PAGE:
Trial lawyers have a unique power. They have the training, resources, and willpower to stand up to those who have injured or wronged others, regardless of the opponent. Whether it’s a negligent hospital or nursing home, a careless property owner, or a massive corporation with a dangerous product, trial attorneys level the playing field, give victims a voice, and ensure that justice is served where it is due.
Maybe it’s the nature of their job — helping citizens through the worst times in their lives while continually ensuring a fair civil justice system — that makes so many trial lawyers continue their work after hours. It’s that calling to serve the public good that conceived Trial Lawyers Care, a nonprofit that has grown into a movement that encourages more and more attorneys to extend their work in civil justice to serve people in other ways.
Trial Lawyers Care came as an immediate response to the September 11th attacks, one that helped shape how the legal system would aid the thousands of families impacted by the terror attacks. Working with legislators, members of the American Association for Justice (AAJ) hammered out a plan for a compensation program and pro bono representation for the victims. President Bush then signed into law the legislation that created the September 11th Victim Compensation Fund, and Trial Lawyers Care was launched to represent thousands of victims. More than 1,100 volunteers counseled 4,000 families from 35 states and 11 countries. They provided pro bono representation to more than 1,700 families who applied for federal financial help, dedicating a combined total of more than 100 years of service. It’s because of these attorney leaders that victims’ families were able to receive not just compensation, but also stellar legal representation when they needed it most — all at no cost to them.
But Trial Lawyers Care did not dissolve after that work ended. In fact, the committee gained momentum. It continues to give AAJ members opportunities to extend the work they do: giving the voiceless a voice and fostering well-being in the face of tragedy.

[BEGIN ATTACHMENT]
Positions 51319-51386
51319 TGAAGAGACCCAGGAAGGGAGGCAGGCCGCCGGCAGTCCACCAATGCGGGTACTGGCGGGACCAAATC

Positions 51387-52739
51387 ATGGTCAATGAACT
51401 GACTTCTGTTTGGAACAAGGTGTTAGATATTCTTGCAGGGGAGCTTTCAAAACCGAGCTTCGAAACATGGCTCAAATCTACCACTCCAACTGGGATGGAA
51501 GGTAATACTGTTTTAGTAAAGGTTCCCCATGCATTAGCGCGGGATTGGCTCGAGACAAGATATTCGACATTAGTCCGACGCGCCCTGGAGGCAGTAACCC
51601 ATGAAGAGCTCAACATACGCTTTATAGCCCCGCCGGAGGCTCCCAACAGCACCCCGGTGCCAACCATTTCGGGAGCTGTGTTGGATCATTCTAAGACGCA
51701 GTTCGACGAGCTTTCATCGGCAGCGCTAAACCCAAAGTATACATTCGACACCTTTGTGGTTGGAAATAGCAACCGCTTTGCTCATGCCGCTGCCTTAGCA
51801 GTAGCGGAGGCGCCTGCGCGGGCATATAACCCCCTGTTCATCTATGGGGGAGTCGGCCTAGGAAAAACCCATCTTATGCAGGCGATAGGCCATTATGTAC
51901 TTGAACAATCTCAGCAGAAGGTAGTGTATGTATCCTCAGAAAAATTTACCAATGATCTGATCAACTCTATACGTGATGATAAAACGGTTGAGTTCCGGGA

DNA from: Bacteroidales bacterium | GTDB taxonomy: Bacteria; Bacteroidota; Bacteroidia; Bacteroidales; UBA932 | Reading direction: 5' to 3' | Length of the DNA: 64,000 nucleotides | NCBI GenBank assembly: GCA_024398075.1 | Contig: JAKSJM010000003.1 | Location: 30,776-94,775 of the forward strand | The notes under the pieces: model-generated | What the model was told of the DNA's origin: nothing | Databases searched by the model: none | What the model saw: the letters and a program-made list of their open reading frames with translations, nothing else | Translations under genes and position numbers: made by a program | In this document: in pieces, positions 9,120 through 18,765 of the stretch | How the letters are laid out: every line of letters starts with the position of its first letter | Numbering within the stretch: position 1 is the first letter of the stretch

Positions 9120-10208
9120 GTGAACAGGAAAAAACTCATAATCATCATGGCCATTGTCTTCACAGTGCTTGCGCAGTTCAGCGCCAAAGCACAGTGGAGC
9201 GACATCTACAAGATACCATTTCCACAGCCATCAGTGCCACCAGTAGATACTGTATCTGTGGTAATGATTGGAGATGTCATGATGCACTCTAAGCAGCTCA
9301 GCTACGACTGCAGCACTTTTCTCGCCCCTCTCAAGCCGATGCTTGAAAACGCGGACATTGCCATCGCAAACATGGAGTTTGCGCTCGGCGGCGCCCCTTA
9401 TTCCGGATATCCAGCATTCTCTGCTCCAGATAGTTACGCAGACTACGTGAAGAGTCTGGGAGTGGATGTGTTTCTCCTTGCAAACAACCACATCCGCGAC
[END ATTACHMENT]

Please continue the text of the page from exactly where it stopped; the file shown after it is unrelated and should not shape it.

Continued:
Below are a few more recent tasks that AAJ members have taken on to help their communities.
Helping Hurricane Dorian survivors: In September 2019, Searcy Denney, AAJ Trial Lawyers Care, and Schroeder Law Office PLLC set up an Amazon Wishlist of supplies to send to the Bahamas in the wake of Hurricane Dorian.
Spearheading a Chicago toy drive: Howard H. Ankin of Ankin Law Office launched Operation Holiday Drive in December 2018 to benefit Chicago families in need. Working with Another Chance Church, the firm organized six sites that collected 10,000 toys and distributed them at the Church before Christmas.
Bolstering college scholarships: The Freedland Harwin Valori firm sponsored the FHVLegal.com Golf Classic, which brought together more than 175 leaders in the community to address the needs of local students. In 2017, the participants raised approximately $150,000 which resulted in college scholarships to 50 students.
What was born out of tragedy has become a legacy that continues to inspire “doing well by doing good.”
A West Point graduate where he served as captain and military aviator, John Bair continues his commitment to our country through his efforts within the settlement planning industry. He has represented families of victims lost in the Flight 3407 crash, offered pro bono services to the families of 9/11 victims and drafted the first consumer protection bill for plaintiffs (H.R. 3699).